World Directory of Minorities and Indigenous Peoples - Kyrgyzstan : Uighurs
|Publisher||Minority Rights Group International|
|Publication Date||May 2011|
|Cite as||Minority Rights Group International, World Directory of Minorities and Indigenous Peoples - Kyrgyzstan : Uighurs, May 2011, available at: http://www.refworld.org/docid/49749cf52.html [accessed 20 April 2014]|
|Disclaimer||This is not a UNHCR publication. UNHCR is not responsible for, nor does it necessarily endorse, its content. Any views expressed are solely those of the author or publisher and do not necessarily reflect those of UNHCR, the United Nations or its Member States.|
Last updated May 2011
Speaking a southeastern Turkic language related to Uzbek, the small Uighur minority are concentrated in the southern part of the country near the city of Osh, with a sizeable population also in the capital of Bishkek. The largest concentration of Uighurs can be found in China (Xinjiang). Uighurs are mainly Sunni Muslims.
Kyrgyzstan's Uighur minority are the remnants of the vast Uighur Empire which towards the 8th Century stretched from the Caspian Sea to Manchuria. Eventually to be overrun by the tribes that became the Kyrgyz, most Uighurs migrated into what is now China, though some remained and occupied the western Tarim Basin of the Ferghana Valley.
Their small size and relative insignificant role or influence in power struggles have meant that the Uighurs have not played a prominent role in the struggles of the 20th and 21st centuries. During the Soviet era, many Uighur were assimilated into the Russian-speaking society, with the result that a majority of Uighur today speak Russian or Uzbek rather than Uighur, though this may shift towards Kyrgyz in the years to come.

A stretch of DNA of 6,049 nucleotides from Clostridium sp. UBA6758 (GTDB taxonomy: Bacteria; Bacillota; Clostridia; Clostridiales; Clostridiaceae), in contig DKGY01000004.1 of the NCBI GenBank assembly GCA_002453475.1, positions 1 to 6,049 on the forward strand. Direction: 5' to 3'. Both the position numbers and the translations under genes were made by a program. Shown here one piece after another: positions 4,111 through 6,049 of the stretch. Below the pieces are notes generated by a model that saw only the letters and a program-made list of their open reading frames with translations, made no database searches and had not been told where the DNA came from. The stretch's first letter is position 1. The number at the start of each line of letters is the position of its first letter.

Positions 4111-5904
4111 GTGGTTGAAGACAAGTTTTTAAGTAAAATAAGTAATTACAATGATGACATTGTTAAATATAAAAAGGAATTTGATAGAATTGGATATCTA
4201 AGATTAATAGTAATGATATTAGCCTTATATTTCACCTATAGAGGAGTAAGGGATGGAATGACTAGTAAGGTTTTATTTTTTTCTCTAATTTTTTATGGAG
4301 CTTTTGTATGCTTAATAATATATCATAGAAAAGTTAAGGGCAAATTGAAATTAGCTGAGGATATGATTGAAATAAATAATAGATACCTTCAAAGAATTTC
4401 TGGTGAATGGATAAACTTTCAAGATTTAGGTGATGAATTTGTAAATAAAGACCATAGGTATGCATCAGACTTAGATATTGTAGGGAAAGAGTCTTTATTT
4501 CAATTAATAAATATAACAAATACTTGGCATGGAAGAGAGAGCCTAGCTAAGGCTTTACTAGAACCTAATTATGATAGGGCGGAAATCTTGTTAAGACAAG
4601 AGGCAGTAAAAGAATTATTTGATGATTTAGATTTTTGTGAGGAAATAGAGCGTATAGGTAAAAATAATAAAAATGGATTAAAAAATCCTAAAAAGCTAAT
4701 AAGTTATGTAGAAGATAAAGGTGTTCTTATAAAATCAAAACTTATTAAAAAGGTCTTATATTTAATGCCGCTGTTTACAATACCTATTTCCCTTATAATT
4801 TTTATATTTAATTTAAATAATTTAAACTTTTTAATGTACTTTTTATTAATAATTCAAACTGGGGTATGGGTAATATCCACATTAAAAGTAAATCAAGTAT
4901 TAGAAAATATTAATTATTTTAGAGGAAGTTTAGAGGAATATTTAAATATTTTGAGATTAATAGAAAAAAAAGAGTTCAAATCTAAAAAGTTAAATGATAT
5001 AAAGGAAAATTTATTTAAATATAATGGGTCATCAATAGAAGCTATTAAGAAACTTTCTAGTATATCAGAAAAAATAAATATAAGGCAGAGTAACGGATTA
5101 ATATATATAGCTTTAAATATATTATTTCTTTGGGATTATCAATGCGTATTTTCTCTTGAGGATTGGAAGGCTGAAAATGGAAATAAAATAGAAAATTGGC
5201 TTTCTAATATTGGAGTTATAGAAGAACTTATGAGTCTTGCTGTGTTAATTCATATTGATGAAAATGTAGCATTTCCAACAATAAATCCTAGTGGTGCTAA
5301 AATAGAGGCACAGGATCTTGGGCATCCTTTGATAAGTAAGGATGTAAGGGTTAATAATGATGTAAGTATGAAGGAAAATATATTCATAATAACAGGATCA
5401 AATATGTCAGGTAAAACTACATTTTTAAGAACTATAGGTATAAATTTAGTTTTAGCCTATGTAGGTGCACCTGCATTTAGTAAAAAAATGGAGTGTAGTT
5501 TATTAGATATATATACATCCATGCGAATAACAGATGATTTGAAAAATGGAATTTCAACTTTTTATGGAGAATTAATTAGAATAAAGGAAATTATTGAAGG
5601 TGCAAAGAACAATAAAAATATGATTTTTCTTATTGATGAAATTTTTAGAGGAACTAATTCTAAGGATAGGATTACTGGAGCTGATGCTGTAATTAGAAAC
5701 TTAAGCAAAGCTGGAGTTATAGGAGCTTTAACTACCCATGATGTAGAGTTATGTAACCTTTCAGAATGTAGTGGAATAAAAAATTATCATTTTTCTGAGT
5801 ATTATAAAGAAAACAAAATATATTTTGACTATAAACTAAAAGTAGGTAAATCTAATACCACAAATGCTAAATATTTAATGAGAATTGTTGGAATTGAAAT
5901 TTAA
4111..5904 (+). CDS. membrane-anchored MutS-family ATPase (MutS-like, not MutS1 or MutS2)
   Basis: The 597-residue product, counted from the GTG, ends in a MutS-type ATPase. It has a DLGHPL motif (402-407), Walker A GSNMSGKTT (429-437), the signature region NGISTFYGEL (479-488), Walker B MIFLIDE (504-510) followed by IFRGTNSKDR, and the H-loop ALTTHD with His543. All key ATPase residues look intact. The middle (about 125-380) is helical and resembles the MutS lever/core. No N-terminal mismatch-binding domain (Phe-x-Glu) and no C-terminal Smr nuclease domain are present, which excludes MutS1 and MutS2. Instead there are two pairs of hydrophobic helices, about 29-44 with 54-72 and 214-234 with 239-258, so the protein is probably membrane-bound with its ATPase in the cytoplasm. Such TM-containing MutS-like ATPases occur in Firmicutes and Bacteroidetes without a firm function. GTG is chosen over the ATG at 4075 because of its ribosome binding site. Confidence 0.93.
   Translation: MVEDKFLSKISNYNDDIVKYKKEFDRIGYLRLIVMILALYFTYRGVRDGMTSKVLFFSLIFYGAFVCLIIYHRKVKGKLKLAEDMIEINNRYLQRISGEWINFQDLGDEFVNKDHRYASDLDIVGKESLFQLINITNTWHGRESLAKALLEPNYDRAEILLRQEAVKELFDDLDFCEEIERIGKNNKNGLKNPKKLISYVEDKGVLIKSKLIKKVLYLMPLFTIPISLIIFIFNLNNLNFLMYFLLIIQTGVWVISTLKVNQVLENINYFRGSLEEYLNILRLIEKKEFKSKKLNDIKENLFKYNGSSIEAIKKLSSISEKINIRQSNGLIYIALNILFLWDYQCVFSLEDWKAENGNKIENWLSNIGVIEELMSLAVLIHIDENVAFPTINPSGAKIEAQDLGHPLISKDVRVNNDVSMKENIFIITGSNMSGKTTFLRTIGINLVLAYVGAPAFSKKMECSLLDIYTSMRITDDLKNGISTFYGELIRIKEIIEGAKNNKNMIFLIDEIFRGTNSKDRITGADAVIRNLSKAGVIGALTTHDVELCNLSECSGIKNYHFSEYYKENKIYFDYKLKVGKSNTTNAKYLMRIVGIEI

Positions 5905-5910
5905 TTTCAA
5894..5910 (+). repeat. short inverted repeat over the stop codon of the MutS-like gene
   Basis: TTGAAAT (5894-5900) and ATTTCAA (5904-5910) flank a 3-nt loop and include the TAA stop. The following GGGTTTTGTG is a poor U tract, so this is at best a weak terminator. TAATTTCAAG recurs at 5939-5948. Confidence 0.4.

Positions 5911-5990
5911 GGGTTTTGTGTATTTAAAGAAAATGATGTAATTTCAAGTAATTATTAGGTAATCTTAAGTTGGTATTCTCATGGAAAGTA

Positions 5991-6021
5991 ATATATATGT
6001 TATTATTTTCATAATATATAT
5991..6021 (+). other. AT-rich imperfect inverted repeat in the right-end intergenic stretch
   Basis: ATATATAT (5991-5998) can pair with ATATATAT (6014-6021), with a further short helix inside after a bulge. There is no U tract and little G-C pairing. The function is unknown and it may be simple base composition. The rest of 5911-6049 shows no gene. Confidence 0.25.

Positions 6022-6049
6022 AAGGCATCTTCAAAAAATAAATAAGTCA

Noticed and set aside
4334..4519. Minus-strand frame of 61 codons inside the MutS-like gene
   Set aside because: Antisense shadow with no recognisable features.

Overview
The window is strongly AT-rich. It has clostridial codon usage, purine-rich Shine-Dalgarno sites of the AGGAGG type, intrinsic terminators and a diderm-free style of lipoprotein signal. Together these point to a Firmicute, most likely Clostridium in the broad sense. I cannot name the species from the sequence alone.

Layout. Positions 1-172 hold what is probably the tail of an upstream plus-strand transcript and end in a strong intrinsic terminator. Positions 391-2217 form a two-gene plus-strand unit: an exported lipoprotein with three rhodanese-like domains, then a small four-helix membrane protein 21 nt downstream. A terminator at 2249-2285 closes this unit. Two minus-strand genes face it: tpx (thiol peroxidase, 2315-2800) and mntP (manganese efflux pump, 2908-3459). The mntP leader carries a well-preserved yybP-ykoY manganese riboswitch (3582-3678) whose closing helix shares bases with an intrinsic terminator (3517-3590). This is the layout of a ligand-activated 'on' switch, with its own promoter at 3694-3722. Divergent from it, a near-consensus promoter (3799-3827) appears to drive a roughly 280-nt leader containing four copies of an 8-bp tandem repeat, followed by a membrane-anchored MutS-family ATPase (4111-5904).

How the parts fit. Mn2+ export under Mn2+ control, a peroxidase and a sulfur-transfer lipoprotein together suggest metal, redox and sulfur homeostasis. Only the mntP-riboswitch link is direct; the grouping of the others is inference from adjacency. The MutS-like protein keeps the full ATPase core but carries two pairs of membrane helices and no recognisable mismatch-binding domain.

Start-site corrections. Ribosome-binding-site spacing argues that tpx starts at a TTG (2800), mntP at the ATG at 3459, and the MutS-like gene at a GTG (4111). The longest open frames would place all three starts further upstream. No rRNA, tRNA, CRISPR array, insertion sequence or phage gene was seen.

This long-standing situation has in recent years been changed by the arrival of Uighurs fleeing Chinese repression in Xinjiang. Initially, the Kyrgyz government discouraged this movement though did not attempt to suppress it harshly, permitting the operation of Uighur organisations sympathetic or even directly linked in their sympathies with the Uighurs of Xinjiang. Two such organisations – the Uighur Freedom Organization and the Kyrgyzstan Uyghur Unity (Ittipak) Association – have been warned by government authorities not to indulge in activities relating to the Uighur diaspora in Xinjiang and with the Tibet Liberation Movement because of Chinese official sensitivities.
International organisations continued to express concerns in 2005 and 2006 that Uighurs from China remained at risk of deportation or extradition.
There have been claims of abusive and antagonistic statements – some coming from government officials – describing Uighurs as terrorists and fundamentalists ('Wahhabis'), and perhaps contributing to what is perceived in employment and negative societal attitudes and media coverage of the Uighur minority. While Akayev was still President, the Kyrgyzstan Uyghur Unity (Ittipak) Association had been prevented from holding festivities in December 2004.